The Blue Room kids have been exploring apples through art and math. Using the light table, transparencies and red and yellow paint, they explored mixing colors. Then they used stencils to make the outline of an apple, an activity that promotes the development of fine motor skills. The results are these fun "light table apples."

Shana tova!
Wishing everybody a sweet New Year!

Friday, June 3, 2016

Observing Ladybugs

The children in the Green Room had some new, temporary pets: ladybugs! However, they didn't begin their stay as ladybugs, and the kids watched these interesting insects grow and change. They made observations and predictions about what would happen next. They also represented their observations with drawings and sculpture.

The final step was to release the ladybugs in the wild early this week!

Friday, May 6, 2016

The Return of the Butterflies

The butterflies returned!

As part of their study of migration, our first and second grade classes participated in Symbolic Migration, an initiative that had classrooms close to the Monarch butterflies' northern habitats sending class photos and symbolic paper butterflies to classes in Mexico. Now, in the spring, a return mailing of butterflies arrived, containing paper butterflies made by other classes in the U.S.

The children were also thrilled to receive a letter from a class in Mexico to "the dear friends in the north."

They also received a beautiful greeting from another participating school in Marlborough, CT, and are happy to have made these connections through migration.

Tuesday, April 19, 2016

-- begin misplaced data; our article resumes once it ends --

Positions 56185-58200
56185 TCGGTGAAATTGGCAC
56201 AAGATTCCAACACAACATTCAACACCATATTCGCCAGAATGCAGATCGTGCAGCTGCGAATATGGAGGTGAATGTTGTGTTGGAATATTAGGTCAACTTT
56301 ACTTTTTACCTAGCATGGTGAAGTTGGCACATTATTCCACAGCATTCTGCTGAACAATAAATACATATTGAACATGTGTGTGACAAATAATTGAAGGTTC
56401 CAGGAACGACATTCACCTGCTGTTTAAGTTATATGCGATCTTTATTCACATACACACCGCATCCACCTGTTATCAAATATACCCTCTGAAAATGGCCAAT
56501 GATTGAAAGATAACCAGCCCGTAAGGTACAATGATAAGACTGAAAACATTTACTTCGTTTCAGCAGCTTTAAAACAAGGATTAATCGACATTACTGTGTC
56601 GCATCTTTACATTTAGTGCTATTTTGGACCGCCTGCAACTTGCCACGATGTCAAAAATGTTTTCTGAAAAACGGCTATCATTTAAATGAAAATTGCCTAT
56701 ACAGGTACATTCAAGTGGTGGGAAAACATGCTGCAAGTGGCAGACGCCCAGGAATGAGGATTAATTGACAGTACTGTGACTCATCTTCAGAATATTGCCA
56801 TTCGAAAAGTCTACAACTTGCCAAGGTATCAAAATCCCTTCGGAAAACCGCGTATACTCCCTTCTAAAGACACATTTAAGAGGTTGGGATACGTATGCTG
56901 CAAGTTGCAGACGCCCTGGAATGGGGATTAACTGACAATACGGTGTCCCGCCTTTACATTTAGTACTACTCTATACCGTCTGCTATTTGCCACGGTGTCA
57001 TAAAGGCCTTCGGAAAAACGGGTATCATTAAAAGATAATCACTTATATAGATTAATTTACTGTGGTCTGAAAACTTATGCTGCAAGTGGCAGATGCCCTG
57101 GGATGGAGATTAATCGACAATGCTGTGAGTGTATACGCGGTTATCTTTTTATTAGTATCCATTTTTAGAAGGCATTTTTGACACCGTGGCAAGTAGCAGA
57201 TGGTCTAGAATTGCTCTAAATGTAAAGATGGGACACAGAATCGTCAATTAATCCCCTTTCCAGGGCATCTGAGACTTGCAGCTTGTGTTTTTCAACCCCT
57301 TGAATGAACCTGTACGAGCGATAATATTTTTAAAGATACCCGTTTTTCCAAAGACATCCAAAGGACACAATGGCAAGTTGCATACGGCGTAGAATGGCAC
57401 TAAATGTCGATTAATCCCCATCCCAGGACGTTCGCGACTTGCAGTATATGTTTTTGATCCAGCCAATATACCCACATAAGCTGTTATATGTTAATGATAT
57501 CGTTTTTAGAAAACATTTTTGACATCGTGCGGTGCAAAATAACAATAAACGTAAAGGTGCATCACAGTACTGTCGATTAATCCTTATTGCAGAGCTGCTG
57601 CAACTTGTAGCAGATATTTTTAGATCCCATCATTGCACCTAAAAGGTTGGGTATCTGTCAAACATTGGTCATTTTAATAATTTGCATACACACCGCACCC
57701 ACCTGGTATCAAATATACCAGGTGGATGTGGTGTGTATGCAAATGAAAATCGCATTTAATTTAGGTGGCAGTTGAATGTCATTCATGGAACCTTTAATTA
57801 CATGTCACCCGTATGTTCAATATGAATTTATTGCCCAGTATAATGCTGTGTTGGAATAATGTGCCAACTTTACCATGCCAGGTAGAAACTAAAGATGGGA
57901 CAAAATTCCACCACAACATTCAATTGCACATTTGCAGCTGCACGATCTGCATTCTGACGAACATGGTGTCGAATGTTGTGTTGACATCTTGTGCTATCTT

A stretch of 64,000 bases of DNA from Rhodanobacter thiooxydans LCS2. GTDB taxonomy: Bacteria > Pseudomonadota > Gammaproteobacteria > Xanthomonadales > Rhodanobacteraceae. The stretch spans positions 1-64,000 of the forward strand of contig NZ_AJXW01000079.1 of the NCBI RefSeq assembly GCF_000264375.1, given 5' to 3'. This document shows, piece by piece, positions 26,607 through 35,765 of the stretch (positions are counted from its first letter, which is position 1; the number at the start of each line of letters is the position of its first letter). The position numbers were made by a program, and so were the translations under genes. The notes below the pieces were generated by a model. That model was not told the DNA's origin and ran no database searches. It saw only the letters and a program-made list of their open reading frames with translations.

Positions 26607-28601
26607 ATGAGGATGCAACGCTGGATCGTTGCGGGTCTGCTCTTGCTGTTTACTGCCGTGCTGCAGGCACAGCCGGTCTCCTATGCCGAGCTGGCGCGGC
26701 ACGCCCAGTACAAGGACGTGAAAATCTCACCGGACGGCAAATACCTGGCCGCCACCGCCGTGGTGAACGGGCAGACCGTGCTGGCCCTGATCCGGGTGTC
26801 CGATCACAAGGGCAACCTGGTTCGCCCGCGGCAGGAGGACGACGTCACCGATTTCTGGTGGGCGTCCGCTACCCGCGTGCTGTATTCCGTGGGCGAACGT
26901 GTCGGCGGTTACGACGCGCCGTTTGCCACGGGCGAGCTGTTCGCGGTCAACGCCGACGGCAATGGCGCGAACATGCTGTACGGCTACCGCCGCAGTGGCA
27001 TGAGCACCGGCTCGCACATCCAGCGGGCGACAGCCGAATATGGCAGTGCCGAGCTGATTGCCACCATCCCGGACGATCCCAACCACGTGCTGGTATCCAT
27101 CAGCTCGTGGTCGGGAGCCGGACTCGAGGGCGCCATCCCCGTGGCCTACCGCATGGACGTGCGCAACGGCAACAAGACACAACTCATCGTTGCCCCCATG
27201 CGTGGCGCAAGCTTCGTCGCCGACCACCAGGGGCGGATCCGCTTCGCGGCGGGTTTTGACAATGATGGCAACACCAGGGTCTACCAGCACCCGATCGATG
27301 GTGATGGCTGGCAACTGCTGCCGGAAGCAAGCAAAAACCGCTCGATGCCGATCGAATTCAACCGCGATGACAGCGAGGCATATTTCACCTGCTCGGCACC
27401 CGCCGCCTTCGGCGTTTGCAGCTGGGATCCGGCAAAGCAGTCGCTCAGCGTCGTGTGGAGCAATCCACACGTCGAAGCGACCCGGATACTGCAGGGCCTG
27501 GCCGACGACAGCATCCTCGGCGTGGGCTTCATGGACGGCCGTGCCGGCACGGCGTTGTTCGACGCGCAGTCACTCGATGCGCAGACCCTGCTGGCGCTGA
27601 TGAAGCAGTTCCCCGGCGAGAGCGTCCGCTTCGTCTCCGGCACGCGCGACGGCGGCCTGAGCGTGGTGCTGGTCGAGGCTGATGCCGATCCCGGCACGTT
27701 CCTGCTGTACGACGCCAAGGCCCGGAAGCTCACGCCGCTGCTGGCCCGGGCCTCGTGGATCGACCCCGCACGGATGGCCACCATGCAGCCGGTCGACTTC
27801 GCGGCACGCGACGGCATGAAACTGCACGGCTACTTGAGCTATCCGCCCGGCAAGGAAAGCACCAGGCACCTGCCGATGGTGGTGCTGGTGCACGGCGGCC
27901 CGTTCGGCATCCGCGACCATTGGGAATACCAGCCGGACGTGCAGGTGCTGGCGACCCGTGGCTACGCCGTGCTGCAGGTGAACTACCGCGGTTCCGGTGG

Exploring Pyramid Building

As the Exodus and Passover are in the air, the Kindergarten class has been learning about ancient Egypt. Culminating this study, the children were asked to build a pyramid with a parent and then bring it to school for a magnificent display.

This project gave the children a chance to recall all they had learned and apply it in their own way. In line with our Reggio Emilia-inspired approach to early childhood education, this project bridges school and family by giving students the opportunity to spend time with their parent while working on this school project.

This project allowed the students to:

  • Display an understanding what a pyramid is
  • Demonstrate ability to represent a pyramid
  • Communicate ideas during the process and share them lateron
  • Choose materials and other details (Decision making)
  • Problem solving during the process of building
  • Be creative
  • Develop confidence and self esteem
  • Develop independence in the learning process
Students also wrote a reflection on the project.

"It was really fun and hard work. We started with cork and then we put glitter, glue and sand." (Gabriel)

"My mom showed me how to do the bottom part. I did mostly the rest. The top marshmallow is green." (Tamar)

"My pyramid is made of sugar cubes. We did layers and slowly built it up. I did the camel and the Nile River all by myself." (Shoshi)